Church in Africa celebrates 50 years of growth, mounting influence

Church in Africa celebrates 50 years of growth, mounting influence

Church in Africa celebrates 50 years of growth, mounting influence

In this file photo, African bishops leave a session of the Synod of Bishops on the family at the Vatican October 2015. (Credit: Paul Haring/CNS.)

This week marks a significant milestone for the Catholic Church in Africa, whose continental bishops’ conference is celebrating its 50th anniversary, highlighting years of rapid growth and missionary expansion.

ROME – Africa’s continent-wide bishops’ conference is celebrating its 50th anniversary this week, with senior African Catholic leaders expressing public pride in five decades of rapid growth and missionary expansion.

Sunday opened the 18th plenary assembly for the “Symposium of Episcopal Conferences of Africa and Madagascar” (SECAM), which this year coincides with the body’s Golden Jubilee.

In a July 22 message signed by Vatican Secretary of State Cardinal Pietro Parolin marking the occasion, Pope Francis voiced gratitude “for the many graces received by SECAM and for the fraternal communion that has characterized its work over these fifty years.”

He prayed that SECAM’s members “may be strengthened in missionary discipleship, for the great work of evangelization consists in striving to make the Gospel permeate every aspect of our lives so that we, in turn, can bring it to others.”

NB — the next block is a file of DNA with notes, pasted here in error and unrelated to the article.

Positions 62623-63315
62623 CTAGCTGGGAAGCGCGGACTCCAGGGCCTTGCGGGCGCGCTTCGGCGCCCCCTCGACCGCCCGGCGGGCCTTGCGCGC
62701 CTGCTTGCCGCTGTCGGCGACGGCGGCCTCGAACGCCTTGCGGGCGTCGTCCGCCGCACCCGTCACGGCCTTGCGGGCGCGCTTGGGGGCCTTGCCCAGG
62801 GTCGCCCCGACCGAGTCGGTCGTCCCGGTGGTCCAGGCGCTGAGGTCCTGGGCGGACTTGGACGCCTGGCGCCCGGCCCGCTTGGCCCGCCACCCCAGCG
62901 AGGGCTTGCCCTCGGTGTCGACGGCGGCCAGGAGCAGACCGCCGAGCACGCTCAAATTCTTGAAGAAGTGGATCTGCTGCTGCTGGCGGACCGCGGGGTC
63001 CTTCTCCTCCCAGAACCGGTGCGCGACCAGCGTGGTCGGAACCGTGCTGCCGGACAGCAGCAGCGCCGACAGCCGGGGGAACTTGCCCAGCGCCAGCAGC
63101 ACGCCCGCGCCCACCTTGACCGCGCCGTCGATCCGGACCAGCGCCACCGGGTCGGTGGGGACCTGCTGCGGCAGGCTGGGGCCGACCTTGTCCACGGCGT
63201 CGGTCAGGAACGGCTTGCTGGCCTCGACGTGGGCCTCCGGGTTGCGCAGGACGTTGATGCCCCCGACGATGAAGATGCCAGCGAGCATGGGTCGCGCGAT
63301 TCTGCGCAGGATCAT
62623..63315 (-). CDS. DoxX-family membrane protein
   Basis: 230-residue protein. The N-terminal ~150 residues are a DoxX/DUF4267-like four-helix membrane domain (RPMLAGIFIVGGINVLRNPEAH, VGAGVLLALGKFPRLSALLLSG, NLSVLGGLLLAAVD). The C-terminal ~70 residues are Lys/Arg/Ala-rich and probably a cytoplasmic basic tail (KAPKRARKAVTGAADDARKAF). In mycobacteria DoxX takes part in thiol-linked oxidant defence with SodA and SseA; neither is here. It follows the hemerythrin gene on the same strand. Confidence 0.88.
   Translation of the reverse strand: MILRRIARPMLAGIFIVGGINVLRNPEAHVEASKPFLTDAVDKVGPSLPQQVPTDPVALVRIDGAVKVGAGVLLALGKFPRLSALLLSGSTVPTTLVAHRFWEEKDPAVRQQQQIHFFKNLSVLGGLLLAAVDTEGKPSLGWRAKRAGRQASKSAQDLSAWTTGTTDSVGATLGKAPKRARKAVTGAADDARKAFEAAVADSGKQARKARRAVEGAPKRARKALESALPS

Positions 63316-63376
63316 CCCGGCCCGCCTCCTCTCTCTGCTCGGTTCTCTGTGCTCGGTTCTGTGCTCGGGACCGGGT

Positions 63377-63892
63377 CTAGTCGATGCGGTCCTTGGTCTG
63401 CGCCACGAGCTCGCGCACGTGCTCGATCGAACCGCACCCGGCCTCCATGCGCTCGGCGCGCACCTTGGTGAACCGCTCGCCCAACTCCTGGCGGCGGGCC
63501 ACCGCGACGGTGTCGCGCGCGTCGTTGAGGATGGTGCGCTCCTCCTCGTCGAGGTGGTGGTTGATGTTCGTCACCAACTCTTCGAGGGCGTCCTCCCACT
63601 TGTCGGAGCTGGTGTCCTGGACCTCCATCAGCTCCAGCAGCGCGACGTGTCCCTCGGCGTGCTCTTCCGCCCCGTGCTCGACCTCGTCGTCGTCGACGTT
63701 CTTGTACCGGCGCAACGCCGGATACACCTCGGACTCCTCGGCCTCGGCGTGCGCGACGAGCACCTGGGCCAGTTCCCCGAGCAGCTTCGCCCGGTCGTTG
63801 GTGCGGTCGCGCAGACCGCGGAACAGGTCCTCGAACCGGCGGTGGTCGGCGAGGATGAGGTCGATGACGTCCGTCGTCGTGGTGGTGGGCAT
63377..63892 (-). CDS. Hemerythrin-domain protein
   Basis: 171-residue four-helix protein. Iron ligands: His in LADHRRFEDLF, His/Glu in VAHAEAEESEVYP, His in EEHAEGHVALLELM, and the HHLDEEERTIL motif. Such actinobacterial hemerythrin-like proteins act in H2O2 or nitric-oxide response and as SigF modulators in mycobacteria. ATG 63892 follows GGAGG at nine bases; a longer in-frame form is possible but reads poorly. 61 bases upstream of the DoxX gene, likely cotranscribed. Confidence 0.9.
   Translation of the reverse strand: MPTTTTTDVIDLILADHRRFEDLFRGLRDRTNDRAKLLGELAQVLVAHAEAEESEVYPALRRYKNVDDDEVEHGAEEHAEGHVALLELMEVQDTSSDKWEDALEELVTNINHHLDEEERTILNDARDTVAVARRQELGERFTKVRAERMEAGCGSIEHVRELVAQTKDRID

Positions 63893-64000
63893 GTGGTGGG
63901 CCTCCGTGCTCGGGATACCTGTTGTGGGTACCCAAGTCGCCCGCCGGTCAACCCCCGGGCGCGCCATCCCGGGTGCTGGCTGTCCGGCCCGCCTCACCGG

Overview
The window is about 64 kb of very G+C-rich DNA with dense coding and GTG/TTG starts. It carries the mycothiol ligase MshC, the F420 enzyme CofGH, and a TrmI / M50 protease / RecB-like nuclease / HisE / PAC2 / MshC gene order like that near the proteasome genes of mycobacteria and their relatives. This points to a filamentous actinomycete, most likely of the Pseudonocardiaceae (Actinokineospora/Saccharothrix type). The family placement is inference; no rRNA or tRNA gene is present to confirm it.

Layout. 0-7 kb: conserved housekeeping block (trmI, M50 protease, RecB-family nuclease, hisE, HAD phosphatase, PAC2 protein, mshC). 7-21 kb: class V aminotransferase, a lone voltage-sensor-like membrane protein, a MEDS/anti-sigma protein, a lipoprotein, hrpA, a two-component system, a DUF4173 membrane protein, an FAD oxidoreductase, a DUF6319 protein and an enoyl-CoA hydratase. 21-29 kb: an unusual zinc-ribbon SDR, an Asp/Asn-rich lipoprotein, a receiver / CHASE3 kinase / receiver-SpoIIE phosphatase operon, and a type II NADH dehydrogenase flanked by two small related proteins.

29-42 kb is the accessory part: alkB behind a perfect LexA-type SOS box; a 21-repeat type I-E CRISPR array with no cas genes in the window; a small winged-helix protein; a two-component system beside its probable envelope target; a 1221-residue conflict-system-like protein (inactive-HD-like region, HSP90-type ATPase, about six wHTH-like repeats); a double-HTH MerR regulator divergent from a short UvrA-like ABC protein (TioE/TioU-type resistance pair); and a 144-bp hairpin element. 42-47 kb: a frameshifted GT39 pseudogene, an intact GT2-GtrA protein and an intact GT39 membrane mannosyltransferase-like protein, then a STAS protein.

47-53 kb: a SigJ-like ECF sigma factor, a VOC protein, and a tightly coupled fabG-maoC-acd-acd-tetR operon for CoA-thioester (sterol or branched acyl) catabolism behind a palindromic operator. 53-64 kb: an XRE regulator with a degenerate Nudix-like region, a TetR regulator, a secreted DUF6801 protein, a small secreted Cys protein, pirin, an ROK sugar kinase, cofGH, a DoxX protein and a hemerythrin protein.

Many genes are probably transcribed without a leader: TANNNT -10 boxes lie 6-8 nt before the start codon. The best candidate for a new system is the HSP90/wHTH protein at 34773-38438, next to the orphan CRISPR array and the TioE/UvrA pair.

“In this way, SECAM will continue to be a valuable service to the local churches throughout the entire continent of Africa,” he said.

Born in Uganda during St. Pope Paul VI’s visit to the nation in 1969, SECAM brings together forty different national and regional bodies of Catholic Bishops in Africa. Pope Paul VI’s trip fifty years ago marked the first-ever papal visit to Africa, and the July 29, 1969, establishment of SECAM cemented the continent’s growing influence in global Catholicism.

SECAM is headquartered in Accra, Ghana, but the plenary is being held in Kampala, Uganda, and will run from July 20-29, centering on the theme: “Church-Family of God in Africa, Celebrate Your Jubilee! Proclaim Jesus Christ Your Savior!”

The idea of the Church as the “Family of God” has long been a theological cornerstone for African Catholicism, and was cemented by two Synods of Bishops for Africa in 1994 and 2009.

Jubilee celebrations were launched in Kampala, Uganda July 29, 2018, and they will close on the same day this year, marking the formal date of SECAM’s establishment.

In a striking example of some of the maladies African nations continue to face, the Ugandan government on July 19 was compelled to issue a statement promising attendees that they would not contract the Ebola virus, which ravaged western Africa during a 2014-2016 outbreak that resulted in over 11,300 deaths.

According to the statement, a small outbreak of Ebola was declared on June 10 in the Kasese district in South Western Uganda, which borders the Democratic Republic of Congo (DRC). The outbreak was limited to three members of one family, all of whom died, and no new cases have been reported.

In comments to attendees at the opening Mass, SECAM President Gabriel Mbilingi, Archbishop of Lubango in Angola, noted that over the past 50 years, Catholicism in Africa has grown more than on any other continent in the world.

According to African news site PLM Daily, Mbilingi said, “The gospel of Jesus Christ has been proclaimed with great dynamisms and joy” in Africa “despite difficulties that His proclamation has encountered: poverty in lacking means, challenges within religious sects and social instability in several countries.”

He emphasized the importance of investing in healthcare and education, noting that these are key areas of the Catholic Church’s social action, often most visible on the peripheries of society.